One concerned Cairns News reader has offered a reward for information leading to the identity of those responsible for dobbing in the man who shot a five metre man-eating crocodile in the Fitzroy River near Rockhampton in September last year. Any confidential information can be relayed to Cairns News and will be passed on to the concerned reader.
The accused shooter, Luke Stephen Orchard of Etna Creek, has carried out a commendable public service by killing such a menacing reptile. He was charged by police for taking a crocodile without a permit. Cairns News hopes the shooter does not have to pay any fine. Cairns News can also report the concerned reader has called on responsible citizens to sort out any members of the PETA crazies interfering with farm animals. The reader said he would look favourably at tanning the hides of PETA agitators and keeping them with the crocodile skins in his trophy room.
from the Guardian
A massive saltwater crocodile – said to be one of the biggest ever seen in Queensland – has been found shot dead in the Fitzroy River near Rockhampton.
Police and state environmental officers are investigating after the 5.2-metre male reptile was found with a bullet in its head in the Fitzroy river in Rockhampton on Thursday.
The crocodile was taken to the nearby Koorana crocodile farm, where it will be buried once a necropsy is carried out. Farm owner John Leaver said a five-metre crocodile had not been caught in Queensland for 20 to 30 years.
“There may have been some others shot in the wild that we don’t know about, but from my recollection, over the past three decades this would be the largest,” he said on Friday.
Leaver, who ran a crocodile removal service across the state for 20 years, said the largest one he ever caught was 4.95m in the late 1980s. “We caught that one up near Airlie beach [in Queensland],” he said.
Leaver said it was not unusual for a crocodile of that size to be found so far south. The farmer said Rockhampton locals used to shoot crocodiles “equal to that size” in the 1930s, 40s and 50s, before it was illegal.
It is believed the 5.2m reptile had been dead for a few days before a member of the public spotted it floating and notified environmental officers.
Leaver said the gunshot had caused a large hole in the top of the saltwater crocodile’s skull, suggesting the bullet came from a “fairly large-calibre rifle”.
“I would say that someone felt very threatened,” he said, when asked why he thought it had been shot.
Innisfail man charged with shooting a croc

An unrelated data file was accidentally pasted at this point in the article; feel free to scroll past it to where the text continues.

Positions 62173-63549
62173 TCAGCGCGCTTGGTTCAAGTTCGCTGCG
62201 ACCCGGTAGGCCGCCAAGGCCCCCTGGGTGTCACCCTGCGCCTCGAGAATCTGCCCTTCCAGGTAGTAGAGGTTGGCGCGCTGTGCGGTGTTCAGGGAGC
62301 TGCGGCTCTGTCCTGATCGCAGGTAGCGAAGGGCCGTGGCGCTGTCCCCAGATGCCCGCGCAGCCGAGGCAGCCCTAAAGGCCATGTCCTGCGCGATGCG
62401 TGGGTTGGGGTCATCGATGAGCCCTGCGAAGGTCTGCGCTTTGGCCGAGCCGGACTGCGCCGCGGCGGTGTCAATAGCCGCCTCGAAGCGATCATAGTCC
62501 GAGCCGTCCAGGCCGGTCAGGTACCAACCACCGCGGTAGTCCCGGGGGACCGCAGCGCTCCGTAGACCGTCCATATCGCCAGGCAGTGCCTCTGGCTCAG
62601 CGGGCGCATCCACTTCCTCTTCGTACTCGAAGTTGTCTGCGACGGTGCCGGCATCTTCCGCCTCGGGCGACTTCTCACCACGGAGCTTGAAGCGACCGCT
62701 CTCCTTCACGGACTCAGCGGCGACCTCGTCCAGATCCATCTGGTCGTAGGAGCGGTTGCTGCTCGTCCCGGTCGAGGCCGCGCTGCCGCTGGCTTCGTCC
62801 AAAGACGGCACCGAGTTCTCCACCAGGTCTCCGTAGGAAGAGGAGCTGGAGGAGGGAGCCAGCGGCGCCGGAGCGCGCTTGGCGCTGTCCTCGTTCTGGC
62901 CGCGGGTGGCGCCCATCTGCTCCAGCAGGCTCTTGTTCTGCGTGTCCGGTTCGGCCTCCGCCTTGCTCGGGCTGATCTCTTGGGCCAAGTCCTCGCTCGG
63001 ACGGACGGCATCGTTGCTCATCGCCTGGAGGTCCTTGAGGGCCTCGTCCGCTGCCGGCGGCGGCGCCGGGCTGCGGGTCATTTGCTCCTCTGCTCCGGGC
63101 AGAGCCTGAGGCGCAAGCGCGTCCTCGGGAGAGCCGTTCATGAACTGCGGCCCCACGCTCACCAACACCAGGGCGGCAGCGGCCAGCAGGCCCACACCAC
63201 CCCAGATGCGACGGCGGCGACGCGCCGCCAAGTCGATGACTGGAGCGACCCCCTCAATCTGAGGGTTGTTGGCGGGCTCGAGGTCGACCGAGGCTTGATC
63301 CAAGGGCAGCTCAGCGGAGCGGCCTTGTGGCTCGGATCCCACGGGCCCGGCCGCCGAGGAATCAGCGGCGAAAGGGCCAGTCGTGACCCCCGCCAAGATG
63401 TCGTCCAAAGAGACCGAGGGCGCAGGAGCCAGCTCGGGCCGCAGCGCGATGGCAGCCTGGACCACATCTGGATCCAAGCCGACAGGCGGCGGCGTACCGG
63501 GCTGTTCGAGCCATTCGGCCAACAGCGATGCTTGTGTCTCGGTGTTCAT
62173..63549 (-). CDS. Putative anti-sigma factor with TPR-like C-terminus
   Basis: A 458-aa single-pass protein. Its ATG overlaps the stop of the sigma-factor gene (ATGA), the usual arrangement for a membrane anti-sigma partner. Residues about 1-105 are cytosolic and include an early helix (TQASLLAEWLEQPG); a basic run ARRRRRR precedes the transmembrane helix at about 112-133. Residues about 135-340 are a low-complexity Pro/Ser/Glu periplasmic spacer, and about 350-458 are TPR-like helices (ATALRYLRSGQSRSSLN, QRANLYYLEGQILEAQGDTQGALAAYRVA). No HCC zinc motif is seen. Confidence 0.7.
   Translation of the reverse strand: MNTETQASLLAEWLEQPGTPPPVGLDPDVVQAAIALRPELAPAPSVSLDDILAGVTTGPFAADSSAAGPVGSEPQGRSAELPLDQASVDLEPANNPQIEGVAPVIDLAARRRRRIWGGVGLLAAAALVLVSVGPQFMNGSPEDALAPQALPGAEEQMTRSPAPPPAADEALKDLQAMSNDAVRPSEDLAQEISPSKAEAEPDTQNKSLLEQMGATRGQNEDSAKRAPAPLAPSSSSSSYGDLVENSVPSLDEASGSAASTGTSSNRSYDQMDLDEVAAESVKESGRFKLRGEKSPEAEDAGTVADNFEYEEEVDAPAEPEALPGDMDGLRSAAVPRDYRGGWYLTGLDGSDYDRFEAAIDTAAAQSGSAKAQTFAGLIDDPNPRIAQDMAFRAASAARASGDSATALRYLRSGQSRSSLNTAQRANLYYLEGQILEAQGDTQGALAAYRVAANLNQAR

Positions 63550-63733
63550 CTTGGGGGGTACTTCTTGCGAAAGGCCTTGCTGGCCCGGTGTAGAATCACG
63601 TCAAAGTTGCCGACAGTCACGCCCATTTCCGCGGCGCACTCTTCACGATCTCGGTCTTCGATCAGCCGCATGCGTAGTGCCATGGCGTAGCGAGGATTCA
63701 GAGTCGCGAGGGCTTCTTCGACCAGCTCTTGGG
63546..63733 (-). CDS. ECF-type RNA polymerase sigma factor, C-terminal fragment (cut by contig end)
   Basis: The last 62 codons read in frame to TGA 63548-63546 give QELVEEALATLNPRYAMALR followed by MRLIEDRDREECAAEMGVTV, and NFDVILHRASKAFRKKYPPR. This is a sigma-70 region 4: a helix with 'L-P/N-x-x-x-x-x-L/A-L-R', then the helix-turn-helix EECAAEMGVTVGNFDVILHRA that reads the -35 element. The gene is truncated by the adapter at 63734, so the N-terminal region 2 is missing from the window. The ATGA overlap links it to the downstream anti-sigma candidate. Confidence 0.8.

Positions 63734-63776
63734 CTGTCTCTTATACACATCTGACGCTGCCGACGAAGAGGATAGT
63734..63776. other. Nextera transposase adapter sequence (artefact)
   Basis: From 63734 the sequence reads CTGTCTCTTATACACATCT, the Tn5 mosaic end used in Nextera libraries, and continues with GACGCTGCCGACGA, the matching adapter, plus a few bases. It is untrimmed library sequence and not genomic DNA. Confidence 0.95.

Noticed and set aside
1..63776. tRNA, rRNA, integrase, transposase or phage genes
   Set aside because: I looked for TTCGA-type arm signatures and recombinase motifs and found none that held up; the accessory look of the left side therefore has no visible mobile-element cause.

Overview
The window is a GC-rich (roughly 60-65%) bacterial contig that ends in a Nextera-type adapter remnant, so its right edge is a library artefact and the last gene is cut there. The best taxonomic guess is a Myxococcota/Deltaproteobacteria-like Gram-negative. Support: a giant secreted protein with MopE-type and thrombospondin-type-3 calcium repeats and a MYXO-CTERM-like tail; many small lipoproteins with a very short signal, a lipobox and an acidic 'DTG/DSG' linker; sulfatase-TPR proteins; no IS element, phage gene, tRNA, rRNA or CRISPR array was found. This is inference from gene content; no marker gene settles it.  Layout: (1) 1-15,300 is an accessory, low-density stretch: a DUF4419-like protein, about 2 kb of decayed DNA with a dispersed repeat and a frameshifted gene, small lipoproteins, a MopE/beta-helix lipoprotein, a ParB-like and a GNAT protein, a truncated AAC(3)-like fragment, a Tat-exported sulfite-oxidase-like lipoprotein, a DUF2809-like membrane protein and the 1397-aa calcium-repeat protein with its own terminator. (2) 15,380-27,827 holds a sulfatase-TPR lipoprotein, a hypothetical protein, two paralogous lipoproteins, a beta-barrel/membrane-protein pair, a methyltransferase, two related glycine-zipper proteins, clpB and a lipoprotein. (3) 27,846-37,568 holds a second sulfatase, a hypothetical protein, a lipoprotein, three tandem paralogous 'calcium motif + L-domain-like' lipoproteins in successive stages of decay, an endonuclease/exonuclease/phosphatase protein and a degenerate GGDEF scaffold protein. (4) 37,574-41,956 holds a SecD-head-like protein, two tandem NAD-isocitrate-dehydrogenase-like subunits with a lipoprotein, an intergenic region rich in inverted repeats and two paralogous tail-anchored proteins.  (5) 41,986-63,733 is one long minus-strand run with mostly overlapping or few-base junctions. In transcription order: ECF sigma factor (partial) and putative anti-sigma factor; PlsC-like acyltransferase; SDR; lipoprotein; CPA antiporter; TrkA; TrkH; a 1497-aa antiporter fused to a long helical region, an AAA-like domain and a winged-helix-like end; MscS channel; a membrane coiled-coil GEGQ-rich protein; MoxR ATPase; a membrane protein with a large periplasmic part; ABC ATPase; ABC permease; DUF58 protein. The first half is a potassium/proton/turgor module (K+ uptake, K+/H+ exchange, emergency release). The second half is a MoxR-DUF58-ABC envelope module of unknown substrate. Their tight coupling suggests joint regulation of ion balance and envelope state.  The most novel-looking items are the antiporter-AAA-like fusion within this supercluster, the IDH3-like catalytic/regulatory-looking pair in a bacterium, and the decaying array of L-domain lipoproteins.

A north Queensland man has been charged with killing and decapitating a crocodile to keep its skull as a trophy.
The crocodile skull was allegedly found during a raid of a home at Eubenangee, north of Innisfail in the state’s far north, on 1 June.
The environment and heritage protection department is still working to confirm if the crocodile skull came from the carcass of a four-metre crocodile that was found dead on a creek bed on a private property at Innisfail in April.
The man has been charged with a number of offences, including taking a protected animal, as well as weapons and drugs offences.
The maximum penalty for killing a crocodile without authorisation is $27,425.
The 60-year-old is due to face Innisfail magistrates court on 10 July.
Cairns News has been told by indigenous people of several large crocs living near the tip of Cape York that are more than 5.2 metres in length. The Mareeba crocodile farm has at least one croc measuring 5 metres in captivity. Aboriginal communities on both the east coast and west coast of Cape York report large crocodiles menacing their communities.
Recently a dog was grabbed on mudflats near Daintree. The owner was next to the dog when the 4.5m croc, camouflaged in mud, grabbed the unlucky canine and the lucky owner nearly had a heart attack.
We have had numerous reports of crocs that have been shot in the north over the past 12 months. The hopeless and stupefied LNP and ALP have thrown the people of the north to the crocs, by holding up the Katter’s Safer Waterways bill. We say we don’t blame fed-up people shooting crocs. We also say the corporation has no power to prosecute a citizen.
It is a puerile argument to expect the understaffed, under-resourced and uncaring EPA to respond to a crocodile sighting or facilitate their removal, by any means.